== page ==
Mayas, homosexuals and poor are the most discriminated in the state.
The five leading causes of discrimination in Yucatan are: having a disability, being poor, sexual preference, and being indigenous or looking ethnically maya, that is according to a survey by the State Commission of Human Rights.
For the “National Survey on Discrimination”, The Human Rights Commision of Yucatan (CODHEY) interviewed 891 people, of which 50.4 percent were women and 49.6 percent men.
According to the survey results, published by Mexican News Agency Notimex, 94.9 percent of respondents replied that they have heard about the issue of discrimination. However, from all the population interviewed the population of 15 years and older, said that they consider that there is less discrimination in this state in comparison that other regions of the country, but they also have the perception that the problem has increased in recent years.
The proportional list of groups that are most likely subject to discrimination in Yucatan, 83.7 percent said that people are excluded because of their sexual diversity, 81.8 percent also said those living in poverty. 81.5 percent felt that the most affected are the people who dress differently or have a different look like the “emos”, “punks”, “dark” and “cholo”, among others.
Meanwhile, 80.7 percent said that people with disabilities are the main victims and 77.7 percent declared that indigenous people are the most affected by this problem.
Other indicators that stood out in the research work of this organization is that 74.3 percent felt that skin color is one of the most common grounds of discrimination, 71.8 percent stated that the most affected are the elderly.
Similarly, other grounds of discrimination are, speaking Maya, religion, being a woman, and even to use the “huipil”, the traditional dress of Mayan communities. According to the document, 50.8 percent of respondents said that they have never been discriminated and over 40 percent said they have been victims of discrimination at some point in time.
When asked if “someone close to you have been discriminated”, 52.3 percent said yes and people who reported having a family member, relative or friend who was a victim, 34 percent said it was on the street, 25% in the school and 13% percent at work.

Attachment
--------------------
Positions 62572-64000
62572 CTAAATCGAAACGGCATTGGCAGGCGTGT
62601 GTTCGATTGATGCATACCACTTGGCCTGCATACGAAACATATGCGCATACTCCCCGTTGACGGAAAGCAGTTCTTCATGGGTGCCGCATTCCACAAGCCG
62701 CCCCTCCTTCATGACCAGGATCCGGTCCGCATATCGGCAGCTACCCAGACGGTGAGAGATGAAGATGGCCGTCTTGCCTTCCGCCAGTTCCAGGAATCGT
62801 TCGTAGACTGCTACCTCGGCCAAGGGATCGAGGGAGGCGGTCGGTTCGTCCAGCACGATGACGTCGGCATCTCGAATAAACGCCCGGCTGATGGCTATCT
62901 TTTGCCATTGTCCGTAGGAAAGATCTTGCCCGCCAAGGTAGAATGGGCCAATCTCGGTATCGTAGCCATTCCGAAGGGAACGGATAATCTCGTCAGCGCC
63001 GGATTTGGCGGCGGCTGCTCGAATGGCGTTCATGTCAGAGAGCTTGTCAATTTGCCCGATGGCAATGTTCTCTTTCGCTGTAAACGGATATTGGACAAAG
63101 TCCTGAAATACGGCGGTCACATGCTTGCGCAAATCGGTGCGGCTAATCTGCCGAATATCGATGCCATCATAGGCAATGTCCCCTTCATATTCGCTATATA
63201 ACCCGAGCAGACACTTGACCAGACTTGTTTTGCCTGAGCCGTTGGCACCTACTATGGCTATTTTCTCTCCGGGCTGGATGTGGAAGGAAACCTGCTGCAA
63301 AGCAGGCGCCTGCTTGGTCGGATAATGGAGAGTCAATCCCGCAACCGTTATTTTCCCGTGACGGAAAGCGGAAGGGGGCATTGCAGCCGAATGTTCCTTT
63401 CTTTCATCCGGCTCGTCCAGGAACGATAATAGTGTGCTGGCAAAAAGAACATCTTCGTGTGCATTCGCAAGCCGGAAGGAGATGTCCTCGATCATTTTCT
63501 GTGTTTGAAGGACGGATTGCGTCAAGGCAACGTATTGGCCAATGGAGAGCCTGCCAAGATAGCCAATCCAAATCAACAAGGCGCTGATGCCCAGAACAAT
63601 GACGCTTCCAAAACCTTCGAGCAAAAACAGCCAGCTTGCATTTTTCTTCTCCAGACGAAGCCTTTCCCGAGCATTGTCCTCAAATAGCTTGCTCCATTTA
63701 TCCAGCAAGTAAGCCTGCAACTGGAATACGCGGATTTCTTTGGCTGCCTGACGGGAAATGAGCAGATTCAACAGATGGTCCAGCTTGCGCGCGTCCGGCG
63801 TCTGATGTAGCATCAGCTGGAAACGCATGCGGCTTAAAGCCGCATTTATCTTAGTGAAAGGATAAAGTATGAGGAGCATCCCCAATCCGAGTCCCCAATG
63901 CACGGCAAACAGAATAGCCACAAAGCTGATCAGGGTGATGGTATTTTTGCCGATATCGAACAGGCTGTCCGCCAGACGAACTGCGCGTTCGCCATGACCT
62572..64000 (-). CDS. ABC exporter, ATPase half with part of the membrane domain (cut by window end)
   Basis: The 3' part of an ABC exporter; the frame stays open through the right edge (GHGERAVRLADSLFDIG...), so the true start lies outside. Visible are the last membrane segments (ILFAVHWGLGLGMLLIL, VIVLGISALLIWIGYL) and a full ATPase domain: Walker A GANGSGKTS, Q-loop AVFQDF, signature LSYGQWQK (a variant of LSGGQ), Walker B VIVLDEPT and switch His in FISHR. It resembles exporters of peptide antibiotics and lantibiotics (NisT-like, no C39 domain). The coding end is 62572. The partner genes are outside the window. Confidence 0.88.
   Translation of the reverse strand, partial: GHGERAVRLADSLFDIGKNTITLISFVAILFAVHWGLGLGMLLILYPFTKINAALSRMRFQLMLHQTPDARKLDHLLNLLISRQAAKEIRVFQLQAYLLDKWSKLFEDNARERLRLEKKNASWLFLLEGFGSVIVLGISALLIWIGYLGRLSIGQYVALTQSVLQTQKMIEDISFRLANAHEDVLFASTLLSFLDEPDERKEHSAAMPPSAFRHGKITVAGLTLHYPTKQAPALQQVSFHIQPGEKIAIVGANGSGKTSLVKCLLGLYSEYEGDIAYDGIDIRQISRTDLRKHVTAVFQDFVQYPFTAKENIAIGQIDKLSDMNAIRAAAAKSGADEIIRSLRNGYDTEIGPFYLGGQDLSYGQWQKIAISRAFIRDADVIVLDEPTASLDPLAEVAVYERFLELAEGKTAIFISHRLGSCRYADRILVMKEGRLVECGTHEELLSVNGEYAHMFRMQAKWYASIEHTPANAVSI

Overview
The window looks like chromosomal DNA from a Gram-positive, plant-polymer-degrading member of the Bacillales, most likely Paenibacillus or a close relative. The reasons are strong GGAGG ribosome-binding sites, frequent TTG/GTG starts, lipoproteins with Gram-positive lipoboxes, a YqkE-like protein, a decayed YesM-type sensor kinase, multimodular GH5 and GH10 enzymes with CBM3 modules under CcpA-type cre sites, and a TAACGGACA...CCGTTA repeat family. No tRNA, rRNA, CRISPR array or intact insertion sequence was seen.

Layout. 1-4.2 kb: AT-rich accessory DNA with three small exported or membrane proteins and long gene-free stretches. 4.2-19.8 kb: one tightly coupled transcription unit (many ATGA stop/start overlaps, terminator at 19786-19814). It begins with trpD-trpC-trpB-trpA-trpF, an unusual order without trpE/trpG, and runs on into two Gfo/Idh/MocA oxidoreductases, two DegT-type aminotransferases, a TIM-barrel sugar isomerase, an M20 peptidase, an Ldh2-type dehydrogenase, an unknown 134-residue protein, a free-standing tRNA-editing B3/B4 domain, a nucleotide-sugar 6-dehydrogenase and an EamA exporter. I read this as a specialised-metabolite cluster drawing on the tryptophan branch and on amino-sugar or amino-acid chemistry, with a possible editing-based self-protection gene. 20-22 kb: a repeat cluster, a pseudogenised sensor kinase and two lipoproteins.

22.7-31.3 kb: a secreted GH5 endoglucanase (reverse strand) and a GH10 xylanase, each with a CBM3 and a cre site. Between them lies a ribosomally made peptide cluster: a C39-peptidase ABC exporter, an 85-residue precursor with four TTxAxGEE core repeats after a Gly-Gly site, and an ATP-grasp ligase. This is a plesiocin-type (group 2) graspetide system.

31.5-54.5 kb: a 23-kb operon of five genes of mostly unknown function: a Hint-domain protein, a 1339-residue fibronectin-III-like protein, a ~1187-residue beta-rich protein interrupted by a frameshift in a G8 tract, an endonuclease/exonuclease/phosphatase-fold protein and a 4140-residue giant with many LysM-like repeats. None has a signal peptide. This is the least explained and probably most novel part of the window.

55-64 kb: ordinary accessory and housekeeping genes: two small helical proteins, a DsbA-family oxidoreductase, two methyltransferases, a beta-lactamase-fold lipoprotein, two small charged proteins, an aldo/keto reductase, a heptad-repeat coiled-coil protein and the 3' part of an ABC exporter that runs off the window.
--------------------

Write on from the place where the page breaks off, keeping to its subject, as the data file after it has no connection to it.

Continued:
Despite the above, 8 out of 10 people responded that it is possible to take action to solve this problem.
more recommended stories
What Spring Breakers need to know about the U.S. government’s Mexico Travel Advisory
The United States government is warning.
AMLO to help “El Chapo” family seek US humanitarian visas
Mexican President Andres Manuel Lopez Obrador.
Save the Yucatecan Possum: a master of survival
The opossum, tlacuache or “zorro” as.
Frozen strawberry shipment from Mexico contained $12.7 million USD worth of meth
A commercial shipment of frozen strawberries.
Club Sibarita: A national gastronomic encounter in Yucatán
Jean Philippe Guillot, co-founder of the.
“You will be captured”. Yucatan Chief of Police
The Ministry of Public Security of.
Historic Canadian investment for Southern Quintana Roo
TORONTO (CGC).– Quintana Roo´s governor Carlos.
Mexico’s National Guard unanimously approved by Senate (it won’t be military-led)
(Reuters) – On Thursday February 21st,.
Mexico’s national anthem to be sang in Maya language
As part of a select group,.
As usually for the last 30 years, Cancun will draw thousands of college students for “Spring Break 2019”
College students all over the US and.